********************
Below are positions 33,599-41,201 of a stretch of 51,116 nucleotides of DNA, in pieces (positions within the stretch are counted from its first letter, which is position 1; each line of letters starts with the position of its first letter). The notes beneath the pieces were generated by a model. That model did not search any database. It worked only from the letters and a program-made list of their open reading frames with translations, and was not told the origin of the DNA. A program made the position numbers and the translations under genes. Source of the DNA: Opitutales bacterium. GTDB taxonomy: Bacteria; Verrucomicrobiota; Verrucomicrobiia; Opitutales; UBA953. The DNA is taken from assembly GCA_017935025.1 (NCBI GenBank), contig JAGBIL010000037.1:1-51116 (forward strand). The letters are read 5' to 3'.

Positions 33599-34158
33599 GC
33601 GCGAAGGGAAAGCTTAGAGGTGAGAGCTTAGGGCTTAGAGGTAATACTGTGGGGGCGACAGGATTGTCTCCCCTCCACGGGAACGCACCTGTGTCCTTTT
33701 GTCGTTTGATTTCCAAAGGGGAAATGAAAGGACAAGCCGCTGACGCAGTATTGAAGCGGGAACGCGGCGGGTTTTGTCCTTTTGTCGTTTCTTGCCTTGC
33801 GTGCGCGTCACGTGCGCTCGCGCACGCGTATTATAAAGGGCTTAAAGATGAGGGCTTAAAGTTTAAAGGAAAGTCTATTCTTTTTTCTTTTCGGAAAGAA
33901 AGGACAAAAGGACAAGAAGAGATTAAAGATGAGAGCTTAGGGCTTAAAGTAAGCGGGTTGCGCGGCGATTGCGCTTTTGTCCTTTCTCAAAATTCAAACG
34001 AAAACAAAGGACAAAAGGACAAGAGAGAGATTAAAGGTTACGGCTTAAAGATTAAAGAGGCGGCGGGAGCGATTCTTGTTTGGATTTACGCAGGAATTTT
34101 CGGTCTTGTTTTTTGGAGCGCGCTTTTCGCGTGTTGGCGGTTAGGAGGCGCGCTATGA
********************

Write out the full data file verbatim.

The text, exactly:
Below are positions 33,599-41,201 of a stretch of 51,116 nucleotides of DNA, in pieces (positions within the stretch are counted from its first letter, which is position 1; each line of letters starts with the position of its first letter). The notes beneath the pieces were generated by a model. That model did not search any database. It worked only from the letters and a program-made list of their open reading frames with translations, and was not told the origin of the DNA. A program made the position numbers and the translations under genes. Source of the DNA: Opitutales bacterium. GTDB taxonomy: Bacteria; Verrucomicrobiota; Verrucomicrobiia; Opitutales; UBA953. The DNA is taken from assembly GCA_017935025.1 (NCBI GenBank), contig JAGBIL010000037.1:1-51116 (forward strand). The letters are read 5' to 3'.

Positions 33599-34158
33599 GC
33601 GCGAAGGGAAAGCTTAGAGGTGAGAGCTTAGGGCTTAGAGGTAATACTGTGGGGGCGACAGGATTGTCTCCCCTCCACGGGAACGCACCTGTGTCCTTTT
33701 GTCGTTTGATTTCCAAAGGGGAAATGAAAGGACAAGCCGCTGACGCAGTATTGAAGCGGGAACGCGGCGGGTTTTGTCCTTTTGTCGTTTCTTGCCTTGC
33801 GTGCGCGTCACGTGCGCTCGCGCACGCGTATTATAAAGGGCTTAAAGATGAGGGCTTAAAGTTTAAAGGAAAGTCTATTCTTTTTTCTTTTCGGAAAGAA
33901 AGGACAAAAGGACAAGAAGAGATTAAAGATGAGAGCTTAGGGCTTAAAGTAAGCGGGTTGCGCGGCGATTGCGCTTTTGTCCTTTCTCAAAATTCAAACG
34001 AAAACAAAGGACAAAAGGACAAGAGAGAGATTAAAGGTTACGGCTTAAAGATTAAAGAGGCGGCGGGAGCGATTCTTGTTTGGATTTACGCAGGAATTTT
34101 CGGTCTTGTTTTTTGGAGCGCGCTTTTCGCGTGTTGGCGGTTAGGAGGCGCGCTATGA